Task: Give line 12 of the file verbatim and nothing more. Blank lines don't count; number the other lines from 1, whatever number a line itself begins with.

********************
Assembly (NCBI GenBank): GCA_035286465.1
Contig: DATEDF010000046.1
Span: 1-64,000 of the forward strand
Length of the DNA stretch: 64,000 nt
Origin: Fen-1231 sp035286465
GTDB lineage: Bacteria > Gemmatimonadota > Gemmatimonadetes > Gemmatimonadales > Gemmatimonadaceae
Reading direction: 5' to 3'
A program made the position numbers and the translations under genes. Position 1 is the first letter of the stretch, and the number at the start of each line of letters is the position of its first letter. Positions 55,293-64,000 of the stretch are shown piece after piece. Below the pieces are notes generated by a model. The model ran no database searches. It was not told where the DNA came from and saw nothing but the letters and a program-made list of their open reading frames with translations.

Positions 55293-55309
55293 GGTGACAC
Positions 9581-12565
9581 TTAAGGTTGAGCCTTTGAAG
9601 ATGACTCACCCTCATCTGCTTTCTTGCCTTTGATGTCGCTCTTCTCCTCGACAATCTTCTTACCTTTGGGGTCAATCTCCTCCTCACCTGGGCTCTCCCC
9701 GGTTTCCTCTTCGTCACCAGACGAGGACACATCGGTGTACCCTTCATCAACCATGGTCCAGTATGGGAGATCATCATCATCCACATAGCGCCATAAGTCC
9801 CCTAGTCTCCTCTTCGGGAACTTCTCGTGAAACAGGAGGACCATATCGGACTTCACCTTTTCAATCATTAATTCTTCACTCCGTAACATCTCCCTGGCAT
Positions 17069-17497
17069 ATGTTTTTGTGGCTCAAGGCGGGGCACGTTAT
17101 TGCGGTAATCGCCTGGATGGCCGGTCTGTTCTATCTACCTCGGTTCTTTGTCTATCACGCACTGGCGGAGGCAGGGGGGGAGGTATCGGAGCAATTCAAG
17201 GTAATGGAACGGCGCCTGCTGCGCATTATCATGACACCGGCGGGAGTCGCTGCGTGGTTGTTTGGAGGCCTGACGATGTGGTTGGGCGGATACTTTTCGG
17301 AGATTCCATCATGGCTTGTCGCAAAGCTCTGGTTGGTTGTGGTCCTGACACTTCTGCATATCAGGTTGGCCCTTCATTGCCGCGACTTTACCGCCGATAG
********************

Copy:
9581 TTAAGGTTGAGCCTTTGAAG